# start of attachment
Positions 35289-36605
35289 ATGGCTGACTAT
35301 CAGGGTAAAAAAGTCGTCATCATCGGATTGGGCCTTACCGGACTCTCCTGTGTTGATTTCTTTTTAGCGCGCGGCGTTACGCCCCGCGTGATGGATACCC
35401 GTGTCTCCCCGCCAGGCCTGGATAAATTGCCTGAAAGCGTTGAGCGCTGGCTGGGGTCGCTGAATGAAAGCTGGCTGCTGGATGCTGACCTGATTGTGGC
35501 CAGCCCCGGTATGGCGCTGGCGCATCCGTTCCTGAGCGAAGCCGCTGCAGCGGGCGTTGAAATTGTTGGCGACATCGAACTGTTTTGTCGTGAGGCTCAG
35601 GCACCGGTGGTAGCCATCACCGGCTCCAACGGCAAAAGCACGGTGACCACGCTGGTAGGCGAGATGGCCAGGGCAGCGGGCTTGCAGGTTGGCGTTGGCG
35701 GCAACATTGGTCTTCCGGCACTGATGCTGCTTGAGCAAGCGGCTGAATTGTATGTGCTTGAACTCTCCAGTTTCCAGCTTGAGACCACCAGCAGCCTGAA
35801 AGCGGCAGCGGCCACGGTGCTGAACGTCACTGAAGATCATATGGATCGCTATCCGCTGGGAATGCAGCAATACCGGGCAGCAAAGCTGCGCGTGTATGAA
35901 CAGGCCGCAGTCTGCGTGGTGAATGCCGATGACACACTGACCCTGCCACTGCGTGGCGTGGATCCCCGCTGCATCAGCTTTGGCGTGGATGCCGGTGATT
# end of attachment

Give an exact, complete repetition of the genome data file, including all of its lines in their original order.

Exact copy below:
Positions 35289-36605
35289 ATGGCTGACTAT
35301 CAGGGTAAAAAAGTCGTCATCATCGGATTGGGCCTTACCGGACTCTCCTGTGTTGATTTCTTTTTAGCGCGCGGCGTTACGCCCCGCGTGATGGATACCC
35401 GTGTCTCCCCGCCAGGCCTGGATAAATTGCCTGAAAGCGTTGAGCGCTGGCTGGGGTCGCTGAATGAAAGCTGGCTGCTGGATGCTGACCTGATTGTGGC
35501 CAGCCCCGGTATGGCGCTGGCGCATCCGTTCCTGAGCGAAGCCGCTGCAGCGGGCGTTGAAATTGTTGGCGACATCGAACTGTTTTGTCGTGAGGCTCAG
35601 GCACCGGTGGTAGCCATCACCGGCTCCAACGGCAAAAGCACGGTGACCACGCTGGTAGGCGAGATGGCCAGGGCAGCGGGCTTGCAGGTTGGCGTTGGCG
35701 GCAACATTGGTCTTCCGGCACTGATGCTGCTTGAGCAAGCGGCTGAATTGTATGTGCTTGAACTCTCCAGTTTCCAGCTTGAGACCACCAGCAGCCTGAA
35801 AGCGGCAGCGGCCACGGTGCTGAACGTCACTGAAGATCATATGGATCGCTATCCGCTGGGAATGCAGCAATACCGGGCAGCAAAGCTGCGCGTGTATGAA
35901 CAGGCCGCAGTCTGCGTGGTGAATGCCGATGACACACTGACCCTGCCACTGCGTGGCGTGGATCCCCGCTGCATCAGCTTTGGCGTGGATGCCGGTGATT